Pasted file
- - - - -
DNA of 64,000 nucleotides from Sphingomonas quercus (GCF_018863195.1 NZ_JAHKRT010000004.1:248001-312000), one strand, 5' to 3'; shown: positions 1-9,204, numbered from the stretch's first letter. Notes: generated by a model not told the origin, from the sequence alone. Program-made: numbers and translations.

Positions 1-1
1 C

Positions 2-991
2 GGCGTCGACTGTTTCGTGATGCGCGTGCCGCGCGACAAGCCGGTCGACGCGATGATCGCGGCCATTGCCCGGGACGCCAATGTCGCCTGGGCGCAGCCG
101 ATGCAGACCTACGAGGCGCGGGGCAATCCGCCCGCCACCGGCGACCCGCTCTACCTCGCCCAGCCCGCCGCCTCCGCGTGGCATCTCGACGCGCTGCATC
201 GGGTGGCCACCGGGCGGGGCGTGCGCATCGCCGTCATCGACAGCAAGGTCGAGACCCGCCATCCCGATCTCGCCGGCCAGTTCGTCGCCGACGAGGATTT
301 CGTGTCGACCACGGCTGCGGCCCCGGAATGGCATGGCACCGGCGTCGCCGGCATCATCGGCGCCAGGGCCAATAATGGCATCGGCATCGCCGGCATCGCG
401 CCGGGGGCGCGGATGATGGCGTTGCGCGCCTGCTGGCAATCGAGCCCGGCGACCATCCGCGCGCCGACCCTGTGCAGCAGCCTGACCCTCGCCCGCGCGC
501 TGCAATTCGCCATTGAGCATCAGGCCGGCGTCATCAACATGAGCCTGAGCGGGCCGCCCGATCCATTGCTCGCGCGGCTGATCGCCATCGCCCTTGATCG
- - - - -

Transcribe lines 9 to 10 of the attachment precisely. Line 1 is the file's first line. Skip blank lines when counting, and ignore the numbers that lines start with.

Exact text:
401 CCGGGGGCGCGGATGATGGCGTTGCGCGCCTGCTGGCAATCGAGCCCGGCGACCATCCGCGCGCCGACCCTGTGCAGCAGCCTGACCCTCGCCCGCGCGC
501 TGCAATTCGCCATTGAGCATCAGGCCGGCGTCATCAACATGAGCCTGAGCGGGCCGCCCGATCCATTGCTCGCGCGGCTGATCGCCATCGCCCTTGATCG